It’s tough to think creatively if your brain has been super busy all day. It’s hard for inspiration to strike when you’re exhausted.
‘We need space to reflect and be away from work for our natural creativity to flow and be inspired,’ says Ani.
‘A career break enables us to discover other interests and hobbies in life.
‘Perhaps rekindle a passion for dance, writing, poetry, music, or art something that you loved when you were a child or younger but fell to the wayside because of lack of time as you became an adult with a full-time job, family and other responsibilities.
‘Insight and intuition have more space to live in a brain that is not overutilised. Some of people’s most creative ideas come when their brain is in “off” work mode.
‘I was inspired to finish writing a book in the pandemic and many others took up baking, and other creative pursuits.’
You get the mental space to work out what you actually want to do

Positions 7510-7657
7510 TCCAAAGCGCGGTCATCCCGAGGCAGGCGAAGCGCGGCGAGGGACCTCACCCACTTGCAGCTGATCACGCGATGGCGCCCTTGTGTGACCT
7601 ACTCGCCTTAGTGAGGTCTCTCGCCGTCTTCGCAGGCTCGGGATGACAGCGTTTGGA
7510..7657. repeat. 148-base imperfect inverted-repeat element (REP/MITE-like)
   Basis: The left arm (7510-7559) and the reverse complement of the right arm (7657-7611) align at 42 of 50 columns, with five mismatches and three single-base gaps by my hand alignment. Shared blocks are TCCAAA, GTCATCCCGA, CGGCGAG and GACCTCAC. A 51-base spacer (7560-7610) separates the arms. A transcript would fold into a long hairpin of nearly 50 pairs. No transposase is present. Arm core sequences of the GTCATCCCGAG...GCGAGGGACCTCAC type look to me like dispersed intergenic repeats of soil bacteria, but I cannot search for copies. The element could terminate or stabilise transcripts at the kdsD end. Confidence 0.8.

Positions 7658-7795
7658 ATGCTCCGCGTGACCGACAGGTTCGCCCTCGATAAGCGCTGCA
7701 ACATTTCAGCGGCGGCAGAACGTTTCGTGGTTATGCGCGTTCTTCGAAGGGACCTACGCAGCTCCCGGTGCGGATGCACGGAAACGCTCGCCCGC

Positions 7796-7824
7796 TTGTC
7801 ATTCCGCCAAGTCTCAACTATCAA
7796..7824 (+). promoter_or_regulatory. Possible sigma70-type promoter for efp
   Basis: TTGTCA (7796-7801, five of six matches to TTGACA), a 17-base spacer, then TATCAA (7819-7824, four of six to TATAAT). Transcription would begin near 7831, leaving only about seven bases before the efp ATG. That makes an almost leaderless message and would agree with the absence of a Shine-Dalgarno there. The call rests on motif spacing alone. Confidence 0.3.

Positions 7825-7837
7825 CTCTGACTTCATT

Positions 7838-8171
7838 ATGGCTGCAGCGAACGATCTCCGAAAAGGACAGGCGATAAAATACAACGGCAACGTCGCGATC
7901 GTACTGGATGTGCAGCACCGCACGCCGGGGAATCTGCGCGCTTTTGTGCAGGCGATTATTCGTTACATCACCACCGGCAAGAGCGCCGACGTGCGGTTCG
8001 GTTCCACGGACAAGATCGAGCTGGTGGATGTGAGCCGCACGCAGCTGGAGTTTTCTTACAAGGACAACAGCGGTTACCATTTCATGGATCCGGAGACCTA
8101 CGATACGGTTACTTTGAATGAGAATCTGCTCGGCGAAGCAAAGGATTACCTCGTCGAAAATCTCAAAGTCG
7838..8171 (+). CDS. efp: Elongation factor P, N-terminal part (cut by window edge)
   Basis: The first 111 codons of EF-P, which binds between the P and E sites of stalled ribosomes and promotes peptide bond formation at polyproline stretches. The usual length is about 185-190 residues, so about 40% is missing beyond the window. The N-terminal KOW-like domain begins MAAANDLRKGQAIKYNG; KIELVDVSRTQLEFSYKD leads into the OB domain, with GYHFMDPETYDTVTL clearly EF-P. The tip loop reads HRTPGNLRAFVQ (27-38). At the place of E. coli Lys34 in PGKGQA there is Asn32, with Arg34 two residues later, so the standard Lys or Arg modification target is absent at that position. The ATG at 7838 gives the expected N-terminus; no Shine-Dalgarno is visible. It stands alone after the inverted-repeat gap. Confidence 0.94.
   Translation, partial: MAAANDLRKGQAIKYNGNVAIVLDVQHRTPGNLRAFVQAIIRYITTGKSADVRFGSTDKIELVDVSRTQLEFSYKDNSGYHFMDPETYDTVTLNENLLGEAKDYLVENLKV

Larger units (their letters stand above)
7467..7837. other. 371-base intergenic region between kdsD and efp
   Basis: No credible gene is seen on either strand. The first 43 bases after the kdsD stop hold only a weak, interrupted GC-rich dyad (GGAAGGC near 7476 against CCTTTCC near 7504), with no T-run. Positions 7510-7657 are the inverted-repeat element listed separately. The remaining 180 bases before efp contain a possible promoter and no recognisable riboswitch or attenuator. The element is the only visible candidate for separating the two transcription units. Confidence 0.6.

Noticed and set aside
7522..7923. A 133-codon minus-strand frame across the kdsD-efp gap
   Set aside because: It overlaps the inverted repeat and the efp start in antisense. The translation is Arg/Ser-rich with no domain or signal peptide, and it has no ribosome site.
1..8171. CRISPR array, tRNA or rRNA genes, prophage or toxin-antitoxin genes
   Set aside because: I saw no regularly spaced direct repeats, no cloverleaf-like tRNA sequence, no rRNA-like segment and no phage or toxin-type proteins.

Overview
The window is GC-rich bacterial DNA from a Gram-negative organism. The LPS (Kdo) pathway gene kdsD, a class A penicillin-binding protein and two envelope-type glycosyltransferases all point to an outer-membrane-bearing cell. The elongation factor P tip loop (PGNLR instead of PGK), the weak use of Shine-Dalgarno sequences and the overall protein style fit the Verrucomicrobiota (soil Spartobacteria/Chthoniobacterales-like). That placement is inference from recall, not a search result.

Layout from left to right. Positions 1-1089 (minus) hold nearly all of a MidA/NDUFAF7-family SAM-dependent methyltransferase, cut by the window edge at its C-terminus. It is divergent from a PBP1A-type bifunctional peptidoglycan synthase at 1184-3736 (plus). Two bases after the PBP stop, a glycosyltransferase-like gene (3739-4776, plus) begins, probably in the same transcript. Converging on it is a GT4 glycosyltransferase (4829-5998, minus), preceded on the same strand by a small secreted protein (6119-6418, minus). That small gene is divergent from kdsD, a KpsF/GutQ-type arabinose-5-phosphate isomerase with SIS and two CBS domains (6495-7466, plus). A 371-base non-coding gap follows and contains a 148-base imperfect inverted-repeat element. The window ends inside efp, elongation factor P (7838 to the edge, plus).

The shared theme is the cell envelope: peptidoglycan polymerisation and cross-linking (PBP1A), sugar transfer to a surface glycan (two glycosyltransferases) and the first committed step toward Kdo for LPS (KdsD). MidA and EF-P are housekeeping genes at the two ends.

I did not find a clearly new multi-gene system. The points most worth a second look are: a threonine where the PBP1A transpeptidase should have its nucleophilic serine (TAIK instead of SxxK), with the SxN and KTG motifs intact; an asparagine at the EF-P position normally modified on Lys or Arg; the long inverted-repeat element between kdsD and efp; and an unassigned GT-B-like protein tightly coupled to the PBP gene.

Ani says: ‘Taking a career break can open a world of new opportunities and possibilities.’
When we’re younger, we’re often asked what we want to do when we grow up. Then, as time goes on, we’re asked what we do for work – and it’s kind of assumed that our answer is what we want to be doing.
When was the last time you actually sat and asked yourself what you want to do?
You can rest
‘A career break really allows us to rest and relax properly without deadlines, alarms and meetings taking up all our head space,’ notes Ani.
This is essential if you’re suffering from burnout.
You can return to work feeling refreshed
If you do decide to return to your previous industry or role (which is okay!), a break can still be of benefit.
‘When you do decide to go back to work you feel refreshed, recharged, re-energised, more resilient and have more focus and clarity,’ Ani says. ‘You will be able to do your job more efficiently, effectively and with greater purpose.’
You can tick off your bucket list